Weaving the threefold narrative of exposing corporate criminality, the failure of state accountability institutions and the continuities between events of corruption, the tribunal made the following key recommendations:
A special unit be set up with the National Prosecuting Authority (NPA) to investigate and prosecute economic and related crimes committed by private and state actors that aided and abetted apartheid.
The special unit must complete its work within two years from its establishment and should be subject to semi-annual parliamentary oversight;
The NPA and police services must urgently investigate and prosecute transactions under the arms deal that were not lawfully made and that resulted in private gain.
The panel went to great lengths to emphasise that the Seriti commission’s investigation into allegations surrounding the arms deal did not preclude further prosecution as commissions of inquiry could sometimes well be mere political decoys.
The commission’s record shows that it hid evidence from the public on aspects of the arms deal, failed to investigate certain allegations of corruption by not accessing information abroad and failed to investigate new allegations of corruption; and
All evidence before the tribunal should be provided to the Zondo commission with legal argument highlighting the continuities between the corruption, economic crimes and their concomitant human rights violations from the period of apartheid to contemporary allegations of state capture.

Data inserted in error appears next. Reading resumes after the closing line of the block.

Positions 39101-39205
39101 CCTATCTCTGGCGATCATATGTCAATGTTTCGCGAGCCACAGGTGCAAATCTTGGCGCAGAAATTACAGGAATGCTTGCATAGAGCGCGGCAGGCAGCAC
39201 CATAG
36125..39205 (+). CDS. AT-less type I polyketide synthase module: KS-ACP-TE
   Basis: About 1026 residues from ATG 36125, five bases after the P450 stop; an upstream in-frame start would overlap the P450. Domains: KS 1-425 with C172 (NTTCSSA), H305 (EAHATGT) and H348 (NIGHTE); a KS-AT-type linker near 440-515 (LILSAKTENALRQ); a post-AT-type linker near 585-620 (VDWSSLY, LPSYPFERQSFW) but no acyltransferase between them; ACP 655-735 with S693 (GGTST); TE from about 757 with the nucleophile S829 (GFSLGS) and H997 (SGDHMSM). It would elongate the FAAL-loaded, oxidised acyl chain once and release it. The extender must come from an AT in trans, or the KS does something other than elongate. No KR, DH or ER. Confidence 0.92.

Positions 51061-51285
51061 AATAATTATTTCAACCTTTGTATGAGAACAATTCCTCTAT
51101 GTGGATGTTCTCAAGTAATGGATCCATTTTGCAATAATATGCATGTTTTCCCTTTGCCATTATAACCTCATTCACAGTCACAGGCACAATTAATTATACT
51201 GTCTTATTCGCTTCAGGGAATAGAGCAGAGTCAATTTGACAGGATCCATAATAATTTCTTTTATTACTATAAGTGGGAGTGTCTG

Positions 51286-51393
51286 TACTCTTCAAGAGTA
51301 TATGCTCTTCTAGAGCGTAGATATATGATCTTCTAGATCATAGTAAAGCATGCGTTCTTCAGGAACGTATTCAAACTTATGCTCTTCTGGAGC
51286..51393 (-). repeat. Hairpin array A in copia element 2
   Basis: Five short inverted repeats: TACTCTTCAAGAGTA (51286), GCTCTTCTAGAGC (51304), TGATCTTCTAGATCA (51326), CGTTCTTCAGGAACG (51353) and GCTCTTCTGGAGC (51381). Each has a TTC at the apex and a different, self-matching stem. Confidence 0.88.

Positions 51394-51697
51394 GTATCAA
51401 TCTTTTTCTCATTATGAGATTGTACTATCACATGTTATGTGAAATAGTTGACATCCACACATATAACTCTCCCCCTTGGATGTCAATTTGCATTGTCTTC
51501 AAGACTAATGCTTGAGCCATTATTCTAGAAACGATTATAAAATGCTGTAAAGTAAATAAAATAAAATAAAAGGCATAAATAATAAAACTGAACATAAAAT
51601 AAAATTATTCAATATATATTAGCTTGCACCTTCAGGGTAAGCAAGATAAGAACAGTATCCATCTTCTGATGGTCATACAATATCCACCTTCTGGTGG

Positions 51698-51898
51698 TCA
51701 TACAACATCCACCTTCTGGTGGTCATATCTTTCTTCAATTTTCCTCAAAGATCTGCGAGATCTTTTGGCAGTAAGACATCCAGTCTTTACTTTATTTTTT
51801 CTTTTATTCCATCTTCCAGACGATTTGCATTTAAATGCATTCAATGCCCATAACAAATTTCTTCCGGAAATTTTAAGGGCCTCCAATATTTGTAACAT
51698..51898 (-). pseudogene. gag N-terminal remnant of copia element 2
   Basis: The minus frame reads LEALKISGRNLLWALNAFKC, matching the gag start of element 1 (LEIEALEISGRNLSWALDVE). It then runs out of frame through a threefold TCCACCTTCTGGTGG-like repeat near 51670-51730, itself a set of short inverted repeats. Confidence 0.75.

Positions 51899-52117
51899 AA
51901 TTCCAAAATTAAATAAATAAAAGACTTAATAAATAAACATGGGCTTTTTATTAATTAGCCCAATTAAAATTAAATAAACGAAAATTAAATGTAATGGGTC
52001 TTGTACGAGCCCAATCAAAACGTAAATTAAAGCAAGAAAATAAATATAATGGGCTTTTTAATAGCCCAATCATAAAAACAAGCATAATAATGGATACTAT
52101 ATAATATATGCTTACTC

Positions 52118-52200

This recommendation again underscores the importance in understanding the systemic nature of corruption and disrupting the narrative that the private sector is too honest and efficient to be at the helm of corruption, and that it is purely government’s fault.
While it technically lacks binding legal capacity to directly hold implicated actors accountable, the tribunal is an important platform for truth-telling.
It has the potential to reshape the trajectory of how we conceptualise economic crime and the role of the private sector therein.
The tribunal also feeds into the formal justice system in at least two ways – first, it debunks the efficacy of state institutions and the law, and deconstructs the reasons for the failure of these institutions.
Second, it has the potential to produce recommendations aimed at capacitating state institutions and accountability through renewing public participation.
These findings show that if we are serious about addressing contemporary economic crimes and corruption in the public sector then it is time to overcome our Stockholm syndrome.
We have to go after those banks, companies, consultancies and other private actors that exploit their economic and legal immunity to holistically tackle public sector corruption.
Patel is a legal researcher and Mathibela a legal intern at Open Secrets, which acted as the secretariat for the People’s Tribunal on Economic Crime